Palembang Prince or Singapore Renegade?
Palembang Prince or Singapore Renegade?
There are basically only two historical records which give in some detail the beginnings of Melaka – the Sejarah Melayu (Malay Annals) written some time in the 15th or 16th century, and modified in 1612 by the Johor court; and Suma Oriental, by Tom Pires, a Portuguese who lived in Melaka after its conquest in 1511.
Both accounts do contain a core of similar information. Both trace the lineage of the Melaka Sultans to a ruler of Palembang in Sumatra; both describe his departure for Temasek (Singapore); both describe a flight to Muar, Bertam and finally Melaka; and both have an account of the famous mousedeer story that prompted Melaka’s ruler to choose it as the base for his new kingdom.
Beyong this, however, the two accounts differ markedly.
Not many people realise this, but the famous Sejarah Melayu does not even mention the name Parameswara at all. It relates how Sri Tri Buana (a magical, mythical ruler supposed to be a desendant of Alexander the Great) leaves Palembang to found a new city and establishes it on the island of Temasek, calling it Singapura. His descendants rule for another five generations. During the rule of the last Sultan, Iskandar Shah, Majapahit invades but the attack is repulsed. But he is betrayed by a Court Minister/Treasurer, who sends a message to the King of Majaphit to attack. Majaphit sends a fleet of three hundred ships carrying no less than 200,000 men. The gates to the city are opened by the Minister and a terrible massacre ensues. The red stains on the laterite soil of Singapore are said to be blood from that massacre. Iskandar Shah flees north, eventually to found Melaka.
Pires, on the other hand, describes how Parameswara, a Palembang prince, flees Sumatra following an invasion by Majapahit. He arrives in Singapura, then a vassal of the Siamese state of Ayudhya, kills the local chief there and sets himself up as ruler. Five years later, the Siamese attack and drive him out of Singapore. He flees to Muar, then Bertam, where he founds a settlement. His son Iskandar Shah finds the Melaka site and asks his father’s permission to settle there.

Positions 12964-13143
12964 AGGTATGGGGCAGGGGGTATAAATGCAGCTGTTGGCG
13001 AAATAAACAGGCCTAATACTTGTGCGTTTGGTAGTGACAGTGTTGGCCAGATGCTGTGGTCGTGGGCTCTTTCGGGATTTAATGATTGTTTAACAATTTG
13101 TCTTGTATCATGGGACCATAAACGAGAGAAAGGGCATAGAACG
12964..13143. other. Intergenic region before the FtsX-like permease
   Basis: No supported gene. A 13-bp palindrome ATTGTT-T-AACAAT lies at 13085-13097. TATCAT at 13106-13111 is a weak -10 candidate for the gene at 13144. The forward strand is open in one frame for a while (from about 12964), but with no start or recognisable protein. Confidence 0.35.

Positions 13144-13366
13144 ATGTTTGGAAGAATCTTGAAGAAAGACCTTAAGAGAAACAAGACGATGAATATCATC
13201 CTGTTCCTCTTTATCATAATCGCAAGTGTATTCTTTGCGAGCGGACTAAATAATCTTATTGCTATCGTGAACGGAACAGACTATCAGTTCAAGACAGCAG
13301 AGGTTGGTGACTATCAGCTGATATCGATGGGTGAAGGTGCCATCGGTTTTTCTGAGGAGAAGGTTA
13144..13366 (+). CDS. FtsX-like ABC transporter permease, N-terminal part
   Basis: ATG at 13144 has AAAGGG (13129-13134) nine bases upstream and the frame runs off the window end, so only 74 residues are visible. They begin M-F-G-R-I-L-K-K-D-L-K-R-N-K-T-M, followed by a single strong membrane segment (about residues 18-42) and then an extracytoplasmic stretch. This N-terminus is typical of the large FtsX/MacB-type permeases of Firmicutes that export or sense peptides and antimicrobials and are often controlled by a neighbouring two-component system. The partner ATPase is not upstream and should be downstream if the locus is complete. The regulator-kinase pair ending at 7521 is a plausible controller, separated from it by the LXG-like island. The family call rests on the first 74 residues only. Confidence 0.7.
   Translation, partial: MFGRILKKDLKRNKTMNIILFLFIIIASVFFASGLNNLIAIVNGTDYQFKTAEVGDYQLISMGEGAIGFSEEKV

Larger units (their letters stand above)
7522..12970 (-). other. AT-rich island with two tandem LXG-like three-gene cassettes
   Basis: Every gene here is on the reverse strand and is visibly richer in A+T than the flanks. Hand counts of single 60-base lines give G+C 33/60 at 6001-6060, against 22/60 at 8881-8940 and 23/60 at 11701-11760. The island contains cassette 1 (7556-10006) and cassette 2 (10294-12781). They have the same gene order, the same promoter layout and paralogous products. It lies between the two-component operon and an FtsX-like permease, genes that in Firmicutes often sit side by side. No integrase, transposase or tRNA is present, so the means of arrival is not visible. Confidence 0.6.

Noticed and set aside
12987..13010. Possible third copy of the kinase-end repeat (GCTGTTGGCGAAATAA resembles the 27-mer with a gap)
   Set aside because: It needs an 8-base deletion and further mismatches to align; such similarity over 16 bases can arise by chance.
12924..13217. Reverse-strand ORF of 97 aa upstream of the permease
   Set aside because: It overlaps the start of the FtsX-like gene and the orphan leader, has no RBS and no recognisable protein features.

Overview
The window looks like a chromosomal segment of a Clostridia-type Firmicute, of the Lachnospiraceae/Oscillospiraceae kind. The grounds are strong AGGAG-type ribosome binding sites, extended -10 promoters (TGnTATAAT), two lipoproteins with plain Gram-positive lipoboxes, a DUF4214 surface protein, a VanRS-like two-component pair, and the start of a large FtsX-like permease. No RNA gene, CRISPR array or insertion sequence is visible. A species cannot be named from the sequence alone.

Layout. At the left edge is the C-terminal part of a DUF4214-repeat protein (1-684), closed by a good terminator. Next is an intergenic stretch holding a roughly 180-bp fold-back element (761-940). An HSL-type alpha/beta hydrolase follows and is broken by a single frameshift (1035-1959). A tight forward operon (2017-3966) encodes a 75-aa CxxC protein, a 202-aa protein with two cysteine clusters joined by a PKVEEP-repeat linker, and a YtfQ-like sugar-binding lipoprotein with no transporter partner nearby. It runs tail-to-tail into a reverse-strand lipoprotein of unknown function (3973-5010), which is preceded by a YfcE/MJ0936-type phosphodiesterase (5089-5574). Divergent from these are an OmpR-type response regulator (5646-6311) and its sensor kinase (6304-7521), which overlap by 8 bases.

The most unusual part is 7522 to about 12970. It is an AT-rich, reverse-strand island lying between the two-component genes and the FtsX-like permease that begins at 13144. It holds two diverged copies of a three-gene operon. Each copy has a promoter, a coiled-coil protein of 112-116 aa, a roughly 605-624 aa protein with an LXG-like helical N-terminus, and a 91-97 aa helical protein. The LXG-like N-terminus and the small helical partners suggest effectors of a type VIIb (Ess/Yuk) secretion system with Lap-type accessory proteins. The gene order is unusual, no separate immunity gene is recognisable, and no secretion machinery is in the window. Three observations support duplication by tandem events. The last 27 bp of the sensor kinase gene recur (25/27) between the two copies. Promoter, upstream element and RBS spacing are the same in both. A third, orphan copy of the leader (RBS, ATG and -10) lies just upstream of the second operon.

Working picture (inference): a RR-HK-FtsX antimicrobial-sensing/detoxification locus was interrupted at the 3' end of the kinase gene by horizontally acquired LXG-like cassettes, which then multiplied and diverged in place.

Three other texts – the Chinese Wang Ta-yuan, 1349; Pararaton, a Javanese history of the period; and the 14th Century Javanese epic poem the Nagarakritagama, also have some references to events relating to Temasek at the time. Wang Ta-yuan wrote of a Siamese attack on Singapore with 70 junks, the Siamese fleet fleeing with the coming of a Chinese fleet. About two decades later, a Majaphit fleet attacks and sacks the city.
The Pararaton tells of how Gajah Mada, a famous minister of Majapahit, swore not to taste his favourite dish until until he had conquered Pahang, Palembang and Temasek. In 1365, the Nagarakritagama lists Temasek as a subject of Majapahit.
You can see that the early history of the peninsula is not an exact science and you can sympathise with the poor modern historian who has to consolidate and reconcile such differing accounts. Was it Parameswara or Iskandar Shah who started Melaka? Were they not in fact the same person? Was he from Sumatra or was it his great-great-great-great grandfather? Was it the Siamese or Majapahit who attacked Singapura?
The Sejarah Melayu’s account mentions only one date, but some events described in it can be verified by other historical sources. However, the main theme of this work was to laud the spleandour, greatness and superiority of the Melaka Sultanate – and it was written at a time when the Johor court, successors of the Melaka sultans, were being attacked by Portuguese and Achinese, their capital sacked many times and having to be moved from one place to another, the court frequently on the run from marauding invaders, their territories being overrun. The Sejarah Melayu was probably an attempt by the Johor court to overcome its sense of lost fortunes by regaining the past glories of a mythical golden age.
That said, one must also remember that Pires himself intended the Suma Oriental to serve as a reference book for the new Portuguese masters of Melaka and, as such, while appearing more ‘authentic’, could not have been completely free of bias against their vanquished foes.
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